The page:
When You Get Hurt on the Job: Should You File for Workers’ Comp Claim?

You get hurt on the job, but your boss informs you that you aren’t eligible for workers’ compensation benefits. So now you can’t work for a few days and you have medical bills. Should you listen to your boss and go away quietly?

Absolutely not.

There’s a good chance your boss is just trying to get out of paying for workers’ comp, or he knows you got injured because of unsafe working conditions that would get him in trouble. If you’re an employee and not an independent contractor, you’re almost certainly eligible.

Workers compensation claim form

It doesn’t matter if you’re part-time, full-time, or seasonal. It doesn’t matter if you’ve worked there five years or five days. Workers’ comp isn’t health insurance; you don’t have to work there a certain amount of time in order for it to take effect.

Here’s the thing, though: You should consider the ‘aftermath’ of your decision for not listening to your boss.

File a claim or not to file a claim?

Now, if you’re worried that your boss will fire you for filing a workers’ comp claim, you should know that’s illegal in most places. However, it doesn’t mean your boss won’t fire you and try to blame it on something else, unfortunately.

This can all get complicated fast. If you’re worried about the process, feel free to call your state’s Department of Labor for guidance. Even better, you can contact a law firm with plenty of experience dealing with workers’ compensation issues. Most reputable law firms will give you a free initial consultation and tell you whether or not you may have a case. And if you, they’ll likely accept the case on contingency, which means they don’t get paid unless your case is successful.

But still, you need to understand the basics of workers’ comp.

The benefits and drawbacks of workers’ comp

Workers’ comp can work by using either a fault or no-fault system. States like California are “no fault,” which means it doesn’t matter if the worker was partially or fully to blame for the accident; they’re still entitled to benefits. That’s designed to keep the worker and the company from getting into a long, protracted dispute over who was to blame. In exchange for things like medical benefits and disability benefits (the latter gives you money when the injury prevents you from working), the worker is generally forbidden from filing a personal injury lawsuit against the employer at a later date. There are exceptions, though.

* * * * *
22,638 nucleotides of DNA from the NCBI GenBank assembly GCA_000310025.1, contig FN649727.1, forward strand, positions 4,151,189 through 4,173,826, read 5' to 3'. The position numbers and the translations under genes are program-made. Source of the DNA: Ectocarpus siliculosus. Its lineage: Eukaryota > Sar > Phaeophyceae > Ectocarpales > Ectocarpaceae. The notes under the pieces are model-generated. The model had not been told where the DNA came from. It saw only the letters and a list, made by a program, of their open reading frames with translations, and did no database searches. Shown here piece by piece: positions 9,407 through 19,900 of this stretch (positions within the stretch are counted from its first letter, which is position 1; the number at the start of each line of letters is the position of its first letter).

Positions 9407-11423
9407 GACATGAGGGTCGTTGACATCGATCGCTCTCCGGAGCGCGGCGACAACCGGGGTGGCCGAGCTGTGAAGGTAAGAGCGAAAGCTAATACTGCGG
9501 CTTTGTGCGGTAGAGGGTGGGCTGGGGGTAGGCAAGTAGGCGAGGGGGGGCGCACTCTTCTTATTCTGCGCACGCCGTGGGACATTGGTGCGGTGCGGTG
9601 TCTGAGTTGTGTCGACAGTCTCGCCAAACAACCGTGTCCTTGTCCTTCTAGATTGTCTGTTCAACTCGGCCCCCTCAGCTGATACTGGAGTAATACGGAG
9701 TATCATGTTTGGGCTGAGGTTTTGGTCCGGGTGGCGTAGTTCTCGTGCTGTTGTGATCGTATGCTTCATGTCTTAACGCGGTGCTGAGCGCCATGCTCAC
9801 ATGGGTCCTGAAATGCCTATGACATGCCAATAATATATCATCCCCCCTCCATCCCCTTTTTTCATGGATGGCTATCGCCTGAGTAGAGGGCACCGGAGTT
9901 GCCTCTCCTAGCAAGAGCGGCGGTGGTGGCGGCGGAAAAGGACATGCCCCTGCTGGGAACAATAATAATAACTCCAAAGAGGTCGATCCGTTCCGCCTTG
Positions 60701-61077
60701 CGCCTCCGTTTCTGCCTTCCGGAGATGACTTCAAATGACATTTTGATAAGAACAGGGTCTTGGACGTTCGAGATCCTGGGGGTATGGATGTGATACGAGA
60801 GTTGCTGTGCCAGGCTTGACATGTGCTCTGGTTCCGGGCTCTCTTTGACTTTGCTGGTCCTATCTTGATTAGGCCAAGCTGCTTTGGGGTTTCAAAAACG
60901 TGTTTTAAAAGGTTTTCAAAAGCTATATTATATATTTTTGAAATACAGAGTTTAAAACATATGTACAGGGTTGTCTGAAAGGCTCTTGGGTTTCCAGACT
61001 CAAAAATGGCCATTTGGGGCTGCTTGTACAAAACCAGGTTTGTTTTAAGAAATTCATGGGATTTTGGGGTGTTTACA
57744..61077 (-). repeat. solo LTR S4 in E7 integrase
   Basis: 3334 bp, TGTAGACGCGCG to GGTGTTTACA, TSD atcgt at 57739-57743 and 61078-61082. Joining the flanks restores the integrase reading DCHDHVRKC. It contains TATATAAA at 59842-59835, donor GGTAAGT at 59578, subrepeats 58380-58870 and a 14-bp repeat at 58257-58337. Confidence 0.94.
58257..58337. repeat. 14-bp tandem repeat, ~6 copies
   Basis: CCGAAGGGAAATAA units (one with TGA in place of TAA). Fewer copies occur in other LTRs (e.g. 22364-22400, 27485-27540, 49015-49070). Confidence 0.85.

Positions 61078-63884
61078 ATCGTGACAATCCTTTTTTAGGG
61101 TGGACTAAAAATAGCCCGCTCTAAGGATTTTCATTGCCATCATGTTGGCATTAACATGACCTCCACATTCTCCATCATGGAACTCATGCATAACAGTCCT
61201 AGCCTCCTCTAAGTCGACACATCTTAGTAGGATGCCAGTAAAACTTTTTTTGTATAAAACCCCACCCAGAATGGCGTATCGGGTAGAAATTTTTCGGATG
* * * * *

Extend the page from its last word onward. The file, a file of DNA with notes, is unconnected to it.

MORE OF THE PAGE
If it turns out you have cause to sue, an attorney can work as your advocate to get to the bottom of any workers’ compensation case. They’ll provide you with some investigative heft while you focus on recovering. You don’t have time to go chasing after witnesses and documentation to help prove your case, but a good attorney will.

For instance, say you’re having back pain after your accident and want to seek treatment at a place that specializes in helping accident victims recover (a place like Charlotte Chiropractic). However, your workers’ comp policy doesn’t want to cover that and won’t really say why. Your attorney should be able to suss out answers to situations that you can’t figure out on your own. Often, you and your workplace will differ on what “reasonable” treatment looks like. An attorney can help resolve such disputes.

Workers compensation

Decision, decision

If your boss is acting like you shouldn’t file a workers’ comp claim, it’s easy to consider just letting it go. You don’t want to make waves, after all. But think about this: If your boss is doing this to you, he’s likely done it to other injured employees as well. Remember, you’re not just fighting for yourself; you’re fighting for all the employees who came before you and the ones who will come after you.

All in all, everything boils down to your decision.  I can’t provide advice, as it should be coming from reputable lawyers and consultants. It’s either make a decision yourself or seeking professional help.  If I may suggest, you should choose the latter. It does involve fees, but you can’t afford to take things for granted.

That’s if you decide to move forward with your claim, that is.